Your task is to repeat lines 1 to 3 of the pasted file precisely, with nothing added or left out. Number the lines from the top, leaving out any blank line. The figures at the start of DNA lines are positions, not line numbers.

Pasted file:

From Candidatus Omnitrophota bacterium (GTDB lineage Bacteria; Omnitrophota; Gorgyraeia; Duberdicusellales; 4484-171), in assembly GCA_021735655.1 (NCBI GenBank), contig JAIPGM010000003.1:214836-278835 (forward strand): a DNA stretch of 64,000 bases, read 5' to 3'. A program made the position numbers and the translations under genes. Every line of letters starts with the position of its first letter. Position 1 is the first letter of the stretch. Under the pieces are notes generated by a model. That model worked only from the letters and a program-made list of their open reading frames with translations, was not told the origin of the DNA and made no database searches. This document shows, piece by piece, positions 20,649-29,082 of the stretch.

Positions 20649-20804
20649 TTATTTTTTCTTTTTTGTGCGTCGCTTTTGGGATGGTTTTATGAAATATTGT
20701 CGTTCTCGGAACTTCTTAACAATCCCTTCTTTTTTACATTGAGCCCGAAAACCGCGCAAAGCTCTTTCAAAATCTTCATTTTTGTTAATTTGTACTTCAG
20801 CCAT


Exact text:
From Candidatus Omnitrophota bacterium (GTDB lineage Bacteria; Omnitrophota; Gorgyraeia; Duberdicusellales; 4484-171), in assembly GCA_021735655.1 (NCBI GenBank), contig JAIPGM010000003.1:214836-278835 (forward strand): a DNA stretch of 64,000 bases, read 5' to 3'. A program made the position numbers and the translations under genes. Every line of letters starts with the position of its first letter. Position 1 is the first letter of the stretch. Under the pieces are notes generated by a model. That model worked only from the letters and a program-made list of their open reading frames with translations, was not told the origin of the DNA and made no database searches. This document shows, piece by piece, positions 20,649-29,082 of the stretch.

Positions 20649-20804
20649 TTATTTTTTCTTTTTTGTGCGTCGCTTTTGGGATGGTTTTATGAAATATTGT